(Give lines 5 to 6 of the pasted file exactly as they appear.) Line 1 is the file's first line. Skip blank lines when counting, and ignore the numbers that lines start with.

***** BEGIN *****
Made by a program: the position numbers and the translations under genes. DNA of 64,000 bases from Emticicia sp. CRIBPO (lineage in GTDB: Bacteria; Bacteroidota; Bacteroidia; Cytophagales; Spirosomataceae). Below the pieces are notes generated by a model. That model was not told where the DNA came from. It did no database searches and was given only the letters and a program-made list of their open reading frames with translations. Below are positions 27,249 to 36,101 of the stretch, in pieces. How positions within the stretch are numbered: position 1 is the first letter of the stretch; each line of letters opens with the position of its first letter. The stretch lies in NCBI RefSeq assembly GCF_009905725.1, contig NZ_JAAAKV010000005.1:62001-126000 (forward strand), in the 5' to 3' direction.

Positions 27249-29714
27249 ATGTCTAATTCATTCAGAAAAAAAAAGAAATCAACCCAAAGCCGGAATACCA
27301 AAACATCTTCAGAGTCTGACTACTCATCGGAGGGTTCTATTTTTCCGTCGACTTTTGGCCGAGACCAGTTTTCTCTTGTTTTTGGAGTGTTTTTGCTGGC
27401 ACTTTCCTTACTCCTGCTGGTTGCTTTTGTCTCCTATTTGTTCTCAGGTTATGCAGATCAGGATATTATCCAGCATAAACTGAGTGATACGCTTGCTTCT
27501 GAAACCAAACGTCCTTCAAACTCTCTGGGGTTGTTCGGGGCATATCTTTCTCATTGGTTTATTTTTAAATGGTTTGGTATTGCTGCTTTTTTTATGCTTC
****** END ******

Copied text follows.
27401 ACTTTCCTTACTCCTGCTGGTTGCTTTTGTCTCCTATTTGTTCTCAGGTTATGCAGATCAGGATATTATCCAGCATAAACTGAGTGATACGCTTGCTTCT
27501 GAAACCAAACGTCCTTCAAACTCTCTGGGGTTGTTCGGGGCATATCTTTCTCATTGGTTTATTTTTAAATGGTTTGGTATTGCTGCTTTTTTTATGCTTC